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Q: We have a small cabin in the southern Sierras (Mariposa County, Calif.). My problem is that woodpeckers are pecking holes in the siding of the buildings to store acorns. The building style is board-and-batten and the wood is red cedar. So far, we have been filling the holes with wood putty, but in some places the damage is so bad it looks as though the siding has been shot with a shotgun. What can I do to deter these birds?
– Mark Sandfort; via e-mail

A: Since woodpeckers are protected by the Federal Government as migratory, non-game birds and are further protected by some state laws, permits allowing you do anything drastic (i.e., use toxic repellents or kill them by some other method) will most likely be hard to obtain. From your description of the problem, it seems that the woodpeckers have already done some serious damage, which can happen easily at cabins or homes left vacant for part of the year. Woodpeckers are very territorial, so if they’ve already established themselves, it will be harder to get them to leave. Nonetheless, here are a few deterrents that have worked when set into place early enough.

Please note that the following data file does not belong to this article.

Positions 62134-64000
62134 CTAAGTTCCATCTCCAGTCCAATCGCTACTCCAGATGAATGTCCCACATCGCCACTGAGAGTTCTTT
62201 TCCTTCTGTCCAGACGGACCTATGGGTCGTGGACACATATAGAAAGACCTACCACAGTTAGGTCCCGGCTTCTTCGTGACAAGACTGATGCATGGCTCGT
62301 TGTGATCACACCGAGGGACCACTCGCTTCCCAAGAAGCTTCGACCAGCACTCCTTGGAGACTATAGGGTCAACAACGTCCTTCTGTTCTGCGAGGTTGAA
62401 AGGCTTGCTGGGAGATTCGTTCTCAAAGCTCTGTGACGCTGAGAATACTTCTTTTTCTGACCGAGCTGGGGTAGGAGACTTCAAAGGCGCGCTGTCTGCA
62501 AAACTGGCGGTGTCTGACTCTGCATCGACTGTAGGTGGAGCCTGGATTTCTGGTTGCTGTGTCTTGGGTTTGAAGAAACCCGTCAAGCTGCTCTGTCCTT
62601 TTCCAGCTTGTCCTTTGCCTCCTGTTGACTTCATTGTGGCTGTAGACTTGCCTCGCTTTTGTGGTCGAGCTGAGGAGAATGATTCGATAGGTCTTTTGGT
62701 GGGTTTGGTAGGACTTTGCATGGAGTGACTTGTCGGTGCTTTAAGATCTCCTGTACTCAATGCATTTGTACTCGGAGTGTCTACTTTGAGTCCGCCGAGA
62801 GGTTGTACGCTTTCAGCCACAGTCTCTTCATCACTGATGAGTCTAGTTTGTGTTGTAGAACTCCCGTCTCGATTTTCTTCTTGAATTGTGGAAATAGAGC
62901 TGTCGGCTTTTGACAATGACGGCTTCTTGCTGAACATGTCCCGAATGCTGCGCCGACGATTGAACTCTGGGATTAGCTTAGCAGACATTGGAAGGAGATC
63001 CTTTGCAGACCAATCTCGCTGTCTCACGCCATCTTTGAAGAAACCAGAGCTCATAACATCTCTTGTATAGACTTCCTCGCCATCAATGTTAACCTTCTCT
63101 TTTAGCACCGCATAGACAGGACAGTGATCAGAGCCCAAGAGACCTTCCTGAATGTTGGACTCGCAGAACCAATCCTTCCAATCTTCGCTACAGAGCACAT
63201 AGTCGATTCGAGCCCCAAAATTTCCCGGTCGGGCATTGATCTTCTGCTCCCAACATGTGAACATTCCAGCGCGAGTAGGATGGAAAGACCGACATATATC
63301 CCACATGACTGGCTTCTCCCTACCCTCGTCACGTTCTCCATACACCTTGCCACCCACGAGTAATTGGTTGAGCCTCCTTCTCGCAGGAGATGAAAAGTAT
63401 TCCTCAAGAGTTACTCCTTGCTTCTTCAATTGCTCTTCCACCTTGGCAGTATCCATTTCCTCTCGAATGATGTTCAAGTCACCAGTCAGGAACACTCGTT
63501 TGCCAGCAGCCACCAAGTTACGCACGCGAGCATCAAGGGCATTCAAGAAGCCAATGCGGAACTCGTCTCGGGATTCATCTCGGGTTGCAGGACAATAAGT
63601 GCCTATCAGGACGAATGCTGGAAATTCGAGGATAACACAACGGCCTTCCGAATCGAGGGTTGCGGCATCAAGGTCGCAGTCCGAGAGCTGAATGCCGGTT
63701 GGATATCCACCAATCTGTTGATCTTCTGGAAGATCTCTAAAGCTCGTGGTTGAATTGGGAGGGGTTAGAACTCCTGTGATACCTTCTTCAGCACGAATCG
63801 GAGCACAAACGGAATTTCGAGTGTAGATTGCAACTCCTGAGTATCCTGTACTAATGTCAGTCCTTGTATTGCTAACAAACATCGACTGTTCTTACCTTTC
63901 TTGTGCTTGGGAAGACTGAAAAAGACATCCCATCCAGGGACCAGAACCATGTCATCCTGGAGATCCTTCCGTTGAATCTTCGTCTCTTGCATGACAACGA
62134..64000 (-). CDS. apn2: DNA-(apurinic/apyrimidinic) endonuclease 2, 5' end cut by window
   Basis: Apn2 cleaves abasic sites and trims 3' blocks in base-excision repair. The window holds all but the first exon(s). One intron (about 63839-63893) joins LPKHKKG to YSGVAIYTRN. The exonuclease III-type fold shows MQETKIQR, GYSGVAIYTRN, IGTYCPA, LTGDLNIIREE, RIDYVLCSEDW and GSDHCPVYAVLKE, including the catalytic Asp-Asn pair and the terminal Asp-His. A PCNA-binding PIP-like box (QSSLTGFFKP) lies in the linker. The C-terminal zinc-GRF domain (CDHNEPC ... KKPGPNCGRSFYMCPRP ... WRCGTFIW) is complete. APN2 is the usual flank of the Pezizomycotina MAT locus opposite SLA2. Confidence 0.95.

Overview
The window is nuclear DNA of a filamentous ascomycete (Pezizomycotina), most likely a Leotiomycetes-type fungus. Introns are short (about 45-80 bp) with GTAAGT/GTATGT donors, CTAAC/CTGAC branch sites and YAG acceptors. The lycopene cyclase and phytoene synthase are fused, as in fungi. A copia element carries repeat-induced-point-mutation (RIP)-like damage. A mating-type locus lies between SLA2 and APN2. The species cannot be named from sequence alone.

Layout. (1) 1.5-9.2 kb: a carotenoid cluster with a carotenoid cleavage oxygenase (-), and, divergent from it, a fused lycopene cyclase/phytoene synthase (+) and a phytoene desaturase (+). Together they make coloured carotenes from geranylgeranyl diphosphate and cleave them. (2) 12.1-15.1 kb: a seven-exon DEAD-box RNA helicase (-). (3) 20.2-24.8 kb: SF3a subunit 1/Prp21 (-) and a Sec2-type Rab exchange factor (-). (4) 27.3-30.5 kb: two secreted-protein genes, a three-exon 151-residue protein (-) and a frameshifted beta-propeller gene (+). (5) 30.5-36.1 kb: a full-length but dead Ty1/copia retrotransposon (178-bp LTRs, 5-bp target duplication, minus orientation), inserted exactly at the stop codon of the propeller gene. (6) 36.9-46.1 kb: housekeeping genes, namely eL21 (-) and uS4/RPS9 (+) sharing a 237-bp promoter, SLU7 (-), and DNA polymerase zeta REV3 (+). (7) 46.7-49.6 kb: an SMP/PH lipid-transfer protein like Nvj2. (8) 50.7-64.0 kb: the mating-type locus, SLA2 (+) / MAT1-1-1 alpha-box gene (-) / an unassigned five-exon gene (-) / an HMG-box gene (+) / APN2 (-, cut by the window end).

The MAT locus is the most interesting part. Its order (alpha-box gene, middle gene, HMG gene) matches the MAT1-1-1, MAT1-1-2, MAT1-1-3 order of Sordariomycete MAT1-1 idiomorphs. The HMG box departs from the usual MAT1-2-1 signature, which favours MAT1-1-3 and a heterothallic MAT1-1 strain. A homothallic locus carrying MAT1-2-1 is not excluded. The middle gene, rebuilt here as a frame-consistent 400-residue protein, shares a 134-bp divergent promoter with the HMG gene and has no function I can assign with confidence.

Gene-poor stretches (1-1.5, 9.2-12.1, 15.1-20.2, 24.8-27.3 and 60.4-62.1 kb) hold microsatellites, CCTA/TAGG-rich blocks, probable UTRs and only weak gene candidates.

Covering the damaged areas with metal sheeting and then painting the metal the same color of the cabin may help to prevent further damage because the metal both changes the sound, which the woodpeckers don’t like, and because they can no longer peck through. Other people have had luck with strips of Mylar or tin foil – which woodpeckers dislike because they are shiny. Another thing to try near areas of damage is some type of sticky repellent (the product Tanglefoot is one such example).

If these methods don’t seem to be working, or if you want to be certain nothing happens while you’re gone from the cabin, bird netting is a sure preventative. If you hang it right, it’s barely visible and woodpeckers won’t be able to peck any more holes. Look for ¾-inch mesh, and when hanging it, make sure there are at least three inches between the netting and your cabin.

You can get this netting through an online retailer like Stealthnet, www.wildlifedamagecontrol.net.

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